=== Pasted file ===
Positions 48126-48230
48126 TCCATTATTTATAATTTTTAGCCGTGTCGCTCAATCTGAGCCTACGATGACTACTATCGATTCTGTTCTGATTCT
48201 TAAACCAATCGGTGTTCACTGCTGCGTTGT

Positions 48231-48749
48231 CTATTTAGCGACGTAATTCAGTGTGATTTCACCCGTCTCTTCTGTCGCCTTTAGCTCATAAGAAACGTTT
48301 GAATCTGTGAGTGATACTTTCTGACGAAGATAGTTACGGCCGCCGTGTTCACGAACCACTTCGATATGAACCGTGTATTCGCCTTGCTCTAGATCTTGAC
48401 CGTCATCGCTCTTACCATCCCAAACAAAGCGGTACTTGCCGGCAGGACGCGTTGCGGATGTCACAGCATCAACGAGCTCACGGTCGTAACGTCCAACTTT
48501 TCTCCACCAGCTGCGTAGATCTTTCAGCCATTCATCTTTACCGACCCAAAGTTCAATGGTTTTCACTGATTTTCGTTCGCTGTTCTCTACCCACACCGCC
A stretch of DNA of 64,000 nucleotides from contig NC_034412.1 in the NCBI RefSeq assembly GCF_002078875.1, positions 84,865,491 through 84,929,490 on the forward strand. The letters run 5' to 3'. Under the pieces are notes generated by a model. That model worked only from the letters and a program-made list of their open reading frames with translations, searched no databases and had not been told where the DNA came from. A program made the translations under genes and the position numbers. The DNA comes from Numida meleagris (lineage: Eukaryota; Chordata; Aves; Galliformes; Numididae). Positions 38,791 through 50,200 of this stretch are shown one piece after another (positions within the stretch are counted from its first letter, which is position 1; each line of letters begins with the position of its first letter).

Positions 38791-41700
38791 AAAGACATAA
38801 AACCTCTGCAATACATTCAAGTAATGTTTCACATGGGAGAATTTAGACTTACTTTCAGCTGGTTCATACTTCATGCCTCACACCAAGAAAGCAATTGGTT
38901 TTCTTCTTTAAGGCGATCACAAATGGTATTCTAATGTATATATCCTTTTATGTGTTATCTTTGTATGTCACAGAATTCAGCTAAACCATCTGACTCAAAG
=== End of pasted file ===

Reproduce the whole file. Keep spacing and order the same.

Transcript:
Positions 48126-48230
48126 TCCATTATTTATAATTTTTAGCCGTGTCGCTCAATCTGAGCCTACGATGACTACTATCGATTCTGTTCTGATTCT
48201 TAAACCAATCGGTGTTCACTGCTGCGTTGT

Positions 48231-48749
48231 CTATTTAGCGACGTAATTCAGTGTGATTTCACCCGTCTCTTCTGTCGCCTTTAGCTCATAAGAAACGTTT
48301 GAATCTGTGAGTGATACTTTCTGACGAAGATAGTTACGGCCGCCGTGTTCACGAACCACTTCGATATGAACCGTGTATTCGCCTTGCTCTAGATCTTGAC
48401 CGTCATCGCTCTTACCATCCCAAACAAAGCGGTACTTGCCGGCAGGACGCGTTGCGGATGTCACAGCATCAACGAGCTCACGGTCGTAACGTCCAACTTT
48501 TCTCCACCAGCTGCGTAGATCTTTCAGCCATTCATCTTTACCGACCCAAAGTTCAATGGTTTTCACTGATTTTCGTTCGCTGTTCTCTACCCACACCGCC
A stretch of DNA of 64,000 nucleotides from contig NC_034412.1 in the NCBI RefSeq assembly GCF_002078875.1, positions 84,865,491 through 84,929,490 on the forward strand. The letters run 5' to 3'. Under the pieces are notes generated by a model. That model worked only from the letters and a program-made list of their open reading frames with translations, searched no databases and had not been told where the DNA came from. A program made the translations under genes and the position numbers. The DNA comes from Numida meleagris (lineage: Eukaryota; Chordata; Aves; Galliformes; Numididae). Positions 38,791 through 50,200 of this stretch are shown one piece after another (positions within the stretch are counted from its first letter, which is position 1; each line of letters begins with the position of its first letter).

Positions 38791-41700
38791 AAAGACATAA
38801 AACCTCTGCAATACATTCAAGTAATGTTTCACATGGGAGAATTTAGACTTACTTTCAGCTGGTTCATACTTCATGCCTCACACCAAGAAAGCAATTGGTT
38901 TTCTTCTTTAAGGCGATCACAAATGGTATTCTAATGTATATATCCTTTTATGTGTTATCTTTGTATGTCACAGAATTCAGCTAAACCATCTGACTCAAAG